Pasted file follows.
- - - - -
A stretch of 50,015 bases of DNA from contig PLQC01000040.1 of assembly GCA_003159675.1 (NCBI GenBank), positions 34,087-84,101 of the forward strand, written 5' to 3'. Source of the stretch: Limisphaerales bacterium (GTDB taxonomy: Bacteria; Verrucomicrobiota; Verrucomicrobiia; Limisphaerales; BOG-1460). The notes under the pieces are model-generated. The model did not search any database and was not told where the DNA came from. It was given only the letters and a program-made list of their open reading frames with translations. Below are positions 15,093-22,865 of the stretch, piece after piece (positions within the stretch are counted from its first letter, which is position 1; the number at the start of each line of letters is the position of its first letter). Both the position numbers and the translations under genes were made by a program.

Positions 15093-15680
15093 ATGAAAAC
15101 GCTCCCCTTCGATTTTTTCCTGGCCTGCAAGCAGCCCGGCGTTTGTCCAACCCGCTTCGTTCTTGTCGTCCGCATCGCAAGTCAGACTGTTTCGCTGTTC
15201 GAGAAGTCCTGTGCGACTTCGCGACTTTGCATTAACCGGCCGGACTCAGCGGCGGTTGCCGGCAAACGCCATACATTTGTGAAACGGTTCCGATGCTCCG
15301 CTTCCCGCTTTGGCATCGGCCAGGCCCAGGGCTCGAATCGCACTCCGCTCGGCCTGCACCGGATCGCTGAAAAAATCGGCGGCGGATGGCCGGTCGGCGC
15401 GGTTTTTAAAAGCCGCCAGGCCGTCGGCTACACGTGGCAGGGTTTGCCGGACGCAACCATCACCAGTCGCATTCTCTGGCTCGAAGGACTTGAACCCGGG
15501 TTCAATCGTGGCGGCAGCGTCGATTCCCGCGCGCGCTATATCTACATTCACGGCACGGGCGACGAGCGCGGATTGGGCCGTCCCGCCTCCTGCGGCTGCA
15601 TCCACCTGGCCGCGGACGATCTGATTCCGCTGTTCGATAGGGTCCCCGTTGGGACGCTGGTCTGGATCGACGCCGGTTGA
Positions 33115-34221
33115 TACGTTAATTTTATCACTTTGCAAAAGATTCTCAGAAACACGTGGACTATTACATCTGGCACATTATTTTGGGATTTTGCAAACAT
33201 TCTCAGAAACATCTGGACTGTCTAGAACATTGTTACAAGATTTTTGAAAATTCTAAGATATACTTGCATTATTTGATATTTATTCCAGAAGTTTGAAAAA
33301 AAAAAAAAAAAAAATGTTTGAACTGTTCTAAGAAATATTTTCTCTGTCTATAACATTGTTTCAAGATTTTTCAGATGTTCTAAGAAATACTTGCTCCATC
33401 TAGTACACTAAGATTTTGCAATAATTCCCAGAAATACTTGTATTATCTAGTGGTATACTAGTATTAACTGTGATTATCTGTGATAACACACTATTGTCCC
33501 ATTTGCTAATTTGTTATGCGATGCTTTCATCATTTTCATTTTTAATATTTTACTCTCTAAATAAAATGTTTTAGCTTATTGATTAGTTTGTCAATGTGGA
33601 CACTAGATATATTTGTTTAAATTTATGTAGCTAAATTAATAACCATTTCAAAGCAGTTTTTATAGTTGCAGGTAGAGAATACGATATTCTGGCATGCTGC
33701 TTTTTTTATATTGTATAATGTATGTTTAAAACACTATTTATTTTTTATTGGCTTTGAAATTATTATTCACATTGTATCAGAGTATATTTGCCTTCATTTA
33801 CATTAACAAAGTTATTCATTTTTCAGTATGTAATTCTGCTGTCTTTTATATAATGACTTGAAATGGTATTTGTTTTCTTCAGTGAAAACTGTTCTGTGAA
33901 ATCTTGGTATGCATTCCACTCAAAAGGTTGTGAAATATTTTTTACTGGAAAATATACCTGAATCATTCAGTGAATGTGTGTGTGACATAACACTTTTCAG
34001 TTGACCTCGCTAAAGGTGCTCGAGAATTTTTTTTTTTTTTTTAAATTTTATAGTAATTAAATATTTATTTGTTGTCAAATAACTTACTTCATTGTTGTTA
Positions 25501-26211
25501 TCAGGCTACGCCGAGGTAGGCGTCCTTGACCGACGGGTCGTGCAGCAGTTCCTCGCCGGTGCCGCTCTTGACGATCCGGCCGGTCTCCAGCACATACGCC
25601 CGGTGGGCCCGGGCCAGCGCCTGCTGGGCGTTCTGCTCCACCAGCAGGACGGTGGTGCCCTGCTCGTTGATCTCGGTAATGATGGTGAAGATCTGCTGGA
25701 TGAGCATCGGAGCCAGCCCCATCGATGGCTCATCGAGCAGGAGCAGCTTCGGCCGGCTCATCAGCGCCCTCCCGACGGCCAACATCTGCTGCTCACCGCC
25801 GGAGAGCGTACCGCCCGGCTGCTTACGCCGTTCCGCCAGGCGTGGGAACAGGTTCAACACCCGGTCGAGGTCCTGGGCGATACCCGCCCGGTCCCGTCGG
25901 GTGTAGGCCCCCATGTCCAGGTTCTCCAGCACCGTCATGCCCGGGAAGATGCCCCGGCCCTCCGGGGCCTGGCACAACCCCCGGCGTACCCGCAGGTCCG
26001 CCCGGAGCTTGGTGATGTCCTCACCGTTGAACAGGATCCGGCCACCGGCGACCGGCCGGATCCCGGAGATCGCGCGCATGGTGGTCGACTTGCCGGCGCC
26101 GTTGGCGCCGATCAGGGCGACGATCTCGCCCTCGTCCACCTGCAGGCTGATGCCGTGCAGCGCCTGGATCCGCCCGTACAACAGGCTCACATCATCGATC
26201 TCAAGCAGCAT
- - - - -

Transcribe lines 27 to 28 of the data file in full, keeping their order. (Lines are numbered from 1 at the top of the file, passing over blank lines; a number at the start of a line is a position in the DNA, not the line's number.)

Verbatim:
26001 CCCGGAGCTTGGTGATGTCCTCACCGTTGAACAGGATCCGGCCACCGGCGACCGGCCGGATCCCGGAGATCGCGCGCATGGTGGTCGACTTGCCGGCGCC
26101 GTTGGCGCCGATCAGGGCGACGATCTCGCCCTCGTCCACCTGCAGGCTGATGCCGTGCAGCGCCTGGATCCGCCCGTACAACAGGCTCACATCATCGATC